See also Israel's Naval Missile Defense System Proves Itself - Vice Adm. (ret.) Eliezer Marom
    The interception of Hizbullah drones by the Israeli Navy's Barak 8 missile system was historic - the first time the naval missile defense system proved its effectiveness. The writer served as commander of the Israeli Navy. (Israel Hayom)
        See also IDF Had Advance Intelligence on Hizbullah Drone Launch - Emanuel Fabian (Times of Israel)
        See also Hizbullah Fakes Drone Video of Israeli Gas Rig
    Hizbullah on Sunday published a video it claimed was Hizbullah drone footage of Israel's Karish gas rig in the Mediterranean. However, i24News correspondent Matthias Inbar found the footage to be identical to that provided in a YouTube video from Energean, the owner of the gas rig. (i24 News)
  • Israeli Strike in Syria Targeted "Game Changing" Iranian Air Defenses
    In an airstrike Saturday near the Syrian port city of Tartus, Israel targeted Iranian attempts to bring "game-changing" air defense systems into the country, Israel's Channel 12 reported. The strike targeted "a weapon transported by sea, possibly using Iranian ships that docked at the port." The report said Iran's Revolutionary Guards were seeking to operate their own air defense systems in Syria. (Times of Israel)
Global Commentary and Think-Tank Analysis:
  • Israel Weighs Options for Confronting Iran in Event of Nuclear Deal - Ben Caspit
    Israel's Channel 12 aired a video last week said to document the results of a June 27 cyberattack that set fire to parts of a plant operated by Iran's state-owned Khuzestan Steel Company and caused heavy damage. Israel and Iran are waging an escalating cyberwar that has inflicted far more damage on Iran than on Israel.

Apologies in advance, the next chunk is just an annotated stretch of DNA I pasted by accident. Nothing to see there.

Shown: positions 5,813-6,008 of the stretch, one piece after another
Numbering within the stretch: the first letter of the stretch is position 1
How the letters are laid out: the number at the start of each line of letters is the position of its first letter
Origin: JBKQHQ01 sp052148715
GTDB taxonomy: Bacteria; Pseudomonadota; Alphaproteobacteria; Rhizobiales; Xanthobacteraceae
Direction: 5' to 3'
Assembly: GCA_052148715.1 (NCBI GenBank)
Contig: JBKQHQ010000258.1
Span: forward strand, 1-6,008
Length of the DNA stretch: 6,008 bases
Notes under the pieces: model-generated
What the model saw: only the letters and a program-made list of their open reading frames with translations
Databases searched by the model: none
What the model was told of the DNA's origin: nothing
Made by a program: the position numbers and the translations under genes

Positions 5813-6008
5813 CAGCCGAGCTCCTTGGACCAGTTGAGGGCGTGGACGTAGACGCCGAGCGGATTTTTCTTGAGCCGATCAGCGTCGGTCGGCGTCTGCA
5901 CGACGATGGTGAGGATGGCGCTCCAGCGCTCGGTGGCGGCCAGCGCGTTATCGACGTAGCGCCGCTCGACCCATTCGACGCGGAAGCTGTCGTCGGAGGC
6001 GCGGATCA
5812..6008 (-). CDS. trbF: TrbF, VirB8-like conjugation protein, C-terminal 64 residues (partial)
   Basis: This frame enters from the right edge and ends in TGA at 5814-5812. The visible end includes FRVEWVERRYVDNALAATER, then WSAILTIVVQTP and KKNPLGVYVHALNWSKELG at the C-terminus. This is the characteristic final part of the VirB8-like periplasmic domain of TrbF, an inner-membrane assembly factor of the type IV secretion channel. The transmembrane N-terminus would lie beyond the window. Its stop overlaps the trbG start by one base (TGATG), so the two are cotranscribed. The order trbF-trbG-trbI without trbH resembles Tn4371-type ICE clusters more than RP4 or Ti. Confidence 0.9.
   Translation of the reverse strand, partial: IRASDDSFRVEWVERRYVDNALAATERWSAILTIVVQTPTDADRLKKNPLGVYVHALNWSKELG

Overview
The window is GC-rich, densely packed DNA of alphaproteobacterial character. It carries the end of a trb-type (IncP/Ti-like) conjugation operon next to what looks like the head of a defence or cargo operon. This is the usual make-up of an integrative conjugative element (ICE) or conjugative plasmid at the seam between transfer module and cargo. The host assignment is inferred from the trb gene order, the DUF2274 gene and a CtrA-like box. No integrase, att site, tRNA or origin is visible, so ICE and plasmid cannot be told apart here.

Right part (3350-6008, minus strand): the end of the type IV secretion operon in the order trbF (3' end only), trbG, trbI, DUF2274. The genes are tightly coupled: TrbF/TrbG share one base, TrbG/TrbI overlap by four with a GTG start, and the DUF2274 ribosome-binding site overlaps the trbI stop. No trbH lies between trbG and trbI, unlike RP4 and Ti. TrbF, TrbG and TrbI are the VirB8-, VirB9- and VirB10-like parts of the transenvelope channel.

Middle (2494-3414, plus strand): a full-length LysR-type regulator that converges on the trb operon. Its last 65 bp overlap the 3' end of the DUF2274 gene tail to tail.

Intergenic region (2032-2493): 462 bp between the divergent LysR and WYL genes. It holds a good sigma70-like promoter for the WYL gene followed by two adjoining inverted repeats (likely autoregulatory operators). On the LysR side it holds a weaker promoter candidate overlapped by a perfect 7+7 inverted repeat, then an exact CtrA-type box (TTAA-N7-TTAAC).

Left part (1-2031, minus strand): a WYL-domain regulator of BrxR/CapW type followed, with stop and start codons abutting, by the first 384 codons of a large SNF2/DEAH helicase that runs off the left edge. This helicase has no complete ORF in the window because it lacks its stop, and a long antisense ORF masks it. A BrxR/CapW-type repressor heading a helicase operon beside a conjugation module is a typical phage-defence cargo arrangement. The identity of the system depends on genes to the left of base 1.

Meanwhile, Israel's Mossad intelligence agency sees a new nuclear agreement with Iran as a done deal and discounts reports of poor prospects for a breakthrough. "We are clearly identifying a burning desire to reach an agreement, compromises that the sides have agreed on, and an ongoing striving for this goal," a top Israeli security source said.
        "It should also be stressed once again that a nuclear agreement is a bad option for Israel to the extent of posing an existential threat. It will hand Iran a 'license to kill' within a few years and turn it into a nuclear threshold state verging on a nuclear state. Israel must make clear that it will not be bound by such an agreement."
        Meanwhile, Israel is compiling a list of diplomatic measures to be presented to President Biden during his upcoming visit on July 13-14, designed to increase pressure on Iran and create leverage that would force it to abandon its nuclear program. "So far, the West and the United States have not used all the diplomatic and economic tools at their disposal. On the contrary, far from it," said the senior Israeli security source. "We intend to...present him [Biden] with a clear alternative."  (Al-Monitor)
  • Former U.S. Secretary of State Henry Kissinger Slams Talks to Renew Iran Nuclear Deal - Andrew Roberts